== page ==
Putting Robust National Security Policy In
One- day seminar jointly organised by Former
Police Council Nepal, the Relief Trust, the Peace and Development
Studies and FES Nepal Office
27 May 2016, Kathmandu
Prepared by Ritu Raj Subedi
Despite having a transformative constitution, Nepal is not still
immune to internal and external menaces. Rather it is beset with
multiple threats that are emanating from the failure of domestic
actors to stand united for broader national cause and the dangerous
gambit of foreign power centres that are turning Nepal into a
battle ground to meet their vested interests. This has gradually
weakened the capacity of the Nepali state to enforce social order
and peace. Sitting on the 'symbolic economy,' run by the comprador
class, Nepal is also unable to meet the basic economic aspirations
of the Nepalese. The daily departure of around 1,800 youths in
search of laborious job in the Gulf and other countries testifies
how vulnerable our economy is. When the citizens' are deprived
of economic security, the nation finds it difficult to ensure
other securities needed for a prosperous, dignified and sovereign
Immediately after the 1990 political change, the nation took
a rightist turn on the economic front. The blind adoption of
neo-liberal policy began to emasculate the country as it reduced
the state to an ineffectual agency. It freed the country from
its social and economic obligations towards the people, giving
rise to visceral alienation among them. Six years after the
restoration of multiparty democracy, the ruthless Maoist insurgency
started with a goal to overthrow parliamentary democracy and
constitutional monarchy. It exploited the ethnic and cultural
fault lines of Nepali society to foist its divisive and diabolic
ideology on the fledging democratic state that was struggling
find its feet. The violent campaign created dangerous societal
cleavages by radicalising the ethnic differences in the garb
of identity politics. The deleterious impact of ethnocentric
politics found its ugly expression in the Terai agitation. While
the Maoist movement had divided the people into mini identities,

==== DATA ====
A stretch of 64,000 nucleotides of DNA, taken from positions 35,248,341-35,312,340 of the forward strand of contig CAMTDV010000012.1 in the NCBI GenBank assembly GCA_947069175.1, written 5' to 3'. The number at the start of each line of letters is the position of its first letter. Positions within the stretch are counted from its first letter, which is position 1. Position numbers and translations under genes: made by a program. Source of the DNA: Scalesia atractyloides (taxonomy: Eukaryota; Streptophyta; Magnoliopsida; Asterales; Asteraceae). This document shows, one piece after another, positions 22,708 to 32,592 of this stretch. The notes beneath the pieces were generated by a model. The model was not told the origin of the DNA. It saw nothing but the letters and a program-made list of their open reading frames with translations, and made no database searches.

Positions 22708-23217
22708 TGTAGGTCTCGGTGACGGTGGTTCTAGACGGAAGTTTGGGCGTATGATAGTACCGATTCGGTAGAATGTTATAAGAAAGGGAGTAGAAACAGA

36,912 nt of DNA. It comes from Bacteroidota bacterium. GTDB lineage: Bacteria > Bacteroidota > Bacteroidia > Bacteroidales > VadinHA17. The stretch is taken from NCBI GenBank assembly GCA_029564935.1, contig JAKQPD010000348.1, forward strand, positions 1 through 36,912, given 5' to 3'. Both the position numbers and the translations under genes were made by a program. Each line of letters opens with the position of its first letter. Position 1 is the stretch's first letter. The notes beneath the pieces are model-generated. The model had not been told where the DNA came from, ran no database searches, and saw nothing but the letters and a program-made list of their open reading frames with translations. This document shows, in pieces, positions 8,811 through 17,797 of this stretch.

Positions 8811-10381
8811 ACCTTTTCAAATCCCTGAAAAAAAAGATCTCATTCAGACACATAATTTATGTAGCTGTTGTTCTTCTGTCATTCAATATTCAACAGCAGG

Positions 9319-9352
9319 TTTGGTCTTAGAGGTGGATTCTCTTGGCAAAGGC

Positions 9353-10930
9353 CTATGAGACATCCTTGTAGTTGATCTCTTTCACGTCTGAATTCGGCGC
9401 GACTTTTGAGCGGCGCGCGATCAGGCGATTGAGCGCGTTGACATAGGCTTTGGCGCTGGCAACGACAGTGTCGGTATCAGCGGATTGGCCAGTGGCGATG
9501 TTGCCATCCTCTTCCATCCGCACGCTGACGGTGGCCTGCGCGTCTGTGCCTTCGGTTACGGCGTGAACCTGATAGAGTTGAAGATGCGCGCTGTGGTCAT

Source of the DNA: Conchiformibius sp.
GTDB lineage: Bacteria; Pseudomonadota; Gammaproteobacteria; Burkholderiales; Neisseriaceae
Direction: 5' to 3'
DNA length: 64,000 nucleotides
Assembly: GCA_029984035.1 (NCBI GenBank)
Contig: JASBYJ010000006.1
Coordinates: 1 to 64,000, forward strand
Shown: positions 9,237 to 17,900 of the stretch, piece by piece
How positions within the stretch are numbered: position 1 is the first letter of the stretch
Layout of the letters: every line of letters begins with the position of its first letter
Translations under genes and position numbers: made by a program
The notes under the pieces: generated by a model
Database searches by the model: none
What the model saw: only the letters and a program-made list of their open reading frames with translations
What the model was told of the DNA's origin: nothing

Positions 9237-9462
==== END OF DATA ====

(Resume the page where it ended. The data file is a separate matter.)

the Madhes movement created a territorial division, setting
pernicious proposition that Nepal has two geographies and the
people- Terai/Madhes and the hill. Then, the southern plains
turned out to be a soft underbelly and a strategic card for
the southern neighbour to roil and tame the Nepali state. The
continued internal chaos promoted the foreign players to butt
in the domestic affairs to the nauseating level.
Against his backdrop, framing a robust national security policy
is a herculean task. It requires courage, caution and consensus.
Having an effective security policy has been overdue and the
nation has finally got it. The government has recently approved
the national security policy following arduous deliberations
and brainstorming sessions on it. To highlight its importance
and contribute to its effective implementation, the Former Police
Council Nepal, the Relief Trust, the Peace and Development Studies
and FES, Office Nepal organised a national seminar on 'Implementation
of National Security Policy in Nepal' with the participation
of concerned stakeholders. Home Minister Shakti Bahadur Basnet
and FES, Nepal office head Dev Raj Dahal offered their insightful
remarks on the various dimension of national security and its
significance at the seminar that also featured four working
papers on the security policy. The excerpts of the meeting are
Shakti Basnet, Minister for Home
Nepal is on the cusp of bigger changes. It witnessed many political
changes but they were not backed by the corresponding social
and economic transformations, which was the reason for the cyclic
political upheavals. Challenges and opportunities knock at once
and we will be able to deal with challenges successfully. We
are in the process of formulating the internal security policy.
While doing this, we must not forget to adopt the universal
values of democracy. We should synthesize them with the specific
needs of the nation so that it will be effectively implemented.
We have to learn from history. It is necessary to integrate
the regional, cultural and ethnic diversities based on the forward-looking
concepts. The ICT-induced socio-economic changes, geopolitical
considerations, globalization and seismic political upheavals
have emerged as chief factors in defining national security.
Their impacts should be assessed while framing the national
A broader national outlook and self-reliant economy buttresses
national security. Citizens need to demonstrate patriotic feelings
while the political parties must rise above petty interest to
implement the national security robustly. The citizens should